UNHCR – Displaced Syrians face bleak Ramadan as economic pain follows COVID-19

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Lebanon. Displaced Syrians face bleak Ramadan as economic pain follows COVID-19

Single mother-of-two Shamsa, 32, in her home at an informal settlement for Syrian refugees in Lebanon’s Bekaa Valley.  © UNHCR/Nour Jarrous

Ahmad had hoped Ramadan would provide some welcome relief for his family this year. Their Holy Month celebrations over the previous two years in northern Lebanon – where the 44-year-old Syrian refugee lives with his wife and five children – had been unusually muted amid nationwide COVID-19 restrictions.

But with Lebanon in the grip of its worst economic crisis in a generation – which has sent the price of food, fuel and other basics skyrocketing and pushed 90 per cent of Syrian refugees in the country into extreme poverty – this Ramadan, Ahmad faces a struggle just to keep his family fed.

As a construction worker, Ahmad has only found three weeks’ work so far this year as jobs have dried up. He spends his evenings walking from shop to shop near his home in Mount Lebanon, trying to buy cheap vegetables before they are discarded just to have something on their table for the Iftar meal at the end of each day’s fast.

“In the past, we were never able to have a copious Iftar; but at least we could buy dates and prepare a salad. This year, we will have a simple meal with just one or two ingredients,” Ahmad says. “Even frying potatoes is expensive, because one litre of oil is worth half a day of work.”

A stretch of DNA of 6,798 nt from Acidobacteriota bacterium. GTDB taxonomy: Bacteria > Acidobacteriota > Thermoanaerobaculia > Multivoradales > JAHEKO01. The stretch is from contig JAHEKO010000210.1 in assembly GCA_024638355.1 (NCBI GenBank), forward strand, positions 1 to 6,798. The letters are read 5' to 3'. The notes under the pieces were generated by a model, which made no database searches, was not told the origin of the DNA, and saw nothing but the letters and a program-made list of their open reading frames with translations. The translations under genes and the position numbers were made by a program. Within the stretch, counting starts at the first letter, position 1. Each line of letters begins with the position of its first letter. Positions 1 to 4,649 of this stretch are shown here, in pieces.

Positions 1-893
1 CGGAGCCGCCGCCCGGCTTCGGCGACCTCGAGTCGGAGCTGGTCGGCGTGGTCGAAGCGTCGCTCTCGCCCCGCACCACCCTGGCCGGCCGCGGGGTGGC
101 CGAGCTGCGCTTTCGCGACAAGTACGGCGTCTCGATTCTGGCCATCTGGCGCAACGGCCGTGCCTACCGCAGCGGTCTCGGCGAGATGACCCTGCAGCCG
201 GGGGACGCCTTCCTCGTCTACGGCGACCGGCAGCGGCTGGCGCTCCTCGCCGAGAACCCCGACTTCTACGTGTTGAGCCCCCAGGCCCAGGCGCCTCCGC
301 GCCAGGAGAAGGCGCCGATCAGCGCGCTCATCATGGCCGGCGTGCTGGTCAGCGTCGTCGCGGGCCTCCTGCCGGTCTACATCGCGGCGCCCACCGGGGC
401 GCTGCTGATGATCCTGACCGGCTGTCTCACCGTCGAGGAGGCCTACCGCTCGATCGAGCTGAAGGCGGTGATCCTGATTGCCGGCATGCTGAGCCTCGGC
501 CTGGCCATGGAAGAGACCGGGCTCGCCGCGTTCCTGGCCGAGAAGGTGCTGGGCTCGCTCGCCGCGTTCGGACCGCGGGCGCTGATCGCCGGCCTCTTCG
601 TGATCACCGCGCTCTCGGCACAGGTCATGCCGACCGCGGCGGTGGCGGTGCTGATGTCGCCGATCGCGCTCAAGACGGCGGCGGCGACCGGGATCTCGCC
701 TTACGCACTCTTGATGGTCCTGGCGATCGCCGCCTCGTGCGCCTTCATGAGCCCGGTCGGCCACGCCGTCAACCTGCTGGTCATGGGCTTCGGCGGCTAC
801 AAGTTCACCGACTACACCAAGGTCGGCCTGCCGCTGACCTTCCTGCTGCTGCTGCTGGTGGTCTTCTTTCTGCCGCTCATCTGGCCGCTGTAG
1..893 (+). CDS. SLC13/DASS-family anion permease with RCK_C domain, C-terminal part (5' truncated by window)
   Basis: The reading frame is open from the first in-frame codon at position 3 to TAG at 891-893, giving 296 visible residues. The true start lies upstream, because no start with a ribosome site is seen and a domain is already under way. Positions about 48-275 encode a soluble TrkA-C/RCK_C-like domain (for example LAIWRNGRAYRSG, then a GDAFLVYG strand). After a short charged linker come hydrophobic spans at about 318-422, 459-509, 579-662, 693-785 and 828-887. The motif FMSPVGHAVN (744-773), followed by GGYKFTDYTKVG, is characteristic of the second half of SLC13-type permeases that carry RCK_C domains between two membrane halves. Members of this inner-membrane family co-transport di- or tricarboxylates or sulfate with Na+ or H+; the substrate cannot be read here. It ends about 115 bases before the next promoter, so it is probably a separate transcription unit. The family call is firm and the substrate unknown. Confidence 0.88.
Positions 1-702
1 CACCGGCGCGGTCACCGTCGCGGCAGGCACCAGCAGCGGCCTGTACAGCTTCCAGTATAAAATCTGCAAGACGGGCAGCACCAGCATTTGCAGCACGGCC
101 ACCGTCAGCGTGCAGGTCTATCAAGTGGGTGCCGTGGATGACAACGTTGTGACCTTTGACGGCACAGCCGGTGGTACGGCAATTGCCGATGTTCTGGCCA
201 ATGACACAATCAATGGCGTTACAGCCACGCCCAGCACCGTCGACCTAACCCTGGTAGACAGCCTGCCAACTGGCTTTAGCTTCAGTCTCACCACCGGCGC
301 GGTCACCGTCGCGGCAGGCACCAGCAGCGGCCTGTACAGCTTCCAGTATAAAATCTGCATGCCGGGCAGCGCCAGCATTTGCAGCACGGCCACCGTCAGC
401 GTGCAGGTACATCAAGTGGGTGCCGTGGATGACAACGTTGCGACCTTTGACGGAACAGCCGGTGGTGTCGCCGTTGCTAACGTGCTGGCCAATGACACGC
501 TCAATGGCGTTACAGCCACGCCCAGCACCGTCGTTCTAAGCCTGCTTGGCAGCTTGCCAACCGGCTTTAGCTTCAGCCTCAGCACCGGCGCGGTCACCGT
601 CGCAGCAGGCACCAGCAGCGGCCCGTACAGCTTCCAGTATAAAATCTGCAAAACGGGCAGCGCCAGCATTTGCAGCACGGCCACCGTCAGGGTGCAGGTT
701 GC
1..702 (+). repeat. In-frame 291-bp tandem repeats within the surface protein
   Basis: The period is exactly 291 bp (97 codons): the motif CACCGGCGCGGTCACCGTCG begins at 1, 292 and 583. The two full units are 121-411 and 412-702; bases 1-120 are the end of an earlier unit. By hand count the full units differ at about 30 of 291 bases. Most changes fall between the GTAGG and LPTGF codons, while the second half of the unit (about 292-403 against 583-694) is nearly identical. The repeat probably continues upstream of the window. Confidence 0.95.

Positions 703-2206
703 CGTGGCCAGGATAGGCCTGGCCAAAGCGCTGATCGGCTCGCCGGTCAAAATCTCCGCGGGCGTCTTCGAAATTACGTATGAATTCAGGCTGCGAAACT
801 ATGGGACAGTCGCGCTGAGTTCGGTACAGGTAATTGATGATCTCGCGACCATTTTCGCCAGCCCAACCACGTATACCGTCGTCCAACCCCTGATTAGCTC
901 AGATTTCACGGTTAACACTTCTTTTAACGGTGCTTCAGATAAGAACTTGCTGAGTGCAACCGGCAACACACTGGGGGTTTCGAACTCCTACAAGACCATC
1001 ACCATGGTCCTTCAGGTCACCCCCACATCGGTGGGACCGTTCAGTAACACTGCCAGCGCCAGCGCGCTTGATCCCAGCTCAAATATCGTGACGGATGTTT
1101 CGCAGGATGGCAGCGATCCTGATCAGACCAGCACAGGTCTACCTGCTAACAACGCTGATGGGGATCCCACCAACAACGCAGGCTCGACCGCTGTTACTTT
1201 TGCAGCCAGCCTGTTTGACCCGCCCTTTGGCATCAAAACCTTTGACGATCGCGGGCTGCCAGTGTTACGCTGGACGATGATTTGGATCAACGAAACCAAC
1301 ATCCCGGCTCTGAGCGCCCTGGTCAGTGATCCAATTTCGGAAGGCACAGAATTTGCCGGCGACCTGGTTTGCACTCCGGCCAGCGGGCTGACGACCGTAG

Across the Middle East and North Africa region, while COVID-19 restrictions have largely been lifted, the economic shockwaves from the pandemic are still being felt by millions of displaced families and the communities hosting them.

The impact is being magnified by financial crises engulfing Lebanon and Syria, and more recently by the conflict in Ukraine between two of the world’s biggest grain and oilseed exporters, which has led to price rises of between a third and a half for staples like wheat flour and cooking oil in Lebanon, Syria and Yemen.

“This year, Ramadan will be like any other day.”

The result for many people in the region is that instead of the celebratory dishes and atmosphere that usually characterize the Muslim calendar’s holiest month, Ramadan this year will remain an ongoing challenge to provide basic food to their fasting families.

Single mother-of-two Shamsa, 32, fled Syria at the outbreak of the crisis in 2011, and currently lives in a flimsy wood-framed tarpaulin shelter in Lebanon’s Bekaa Valley. Having recently battled the elements though one of the country’s harshest winters in living memory, the family’s prospects remain bleak.

“The last time me and my children ate meat was a year ago, during Ramadan”, she says. “This year, Ramadan will be like any other day. We will eat beans. It is the only thing I can afford.”

It is a similar picture inside Syria itself, where nearly 7 million people remain displaced from their homes and 55 per cent of the total population faces food insecurity. For many, Ramadan is a painful memory of happier times before the crisis.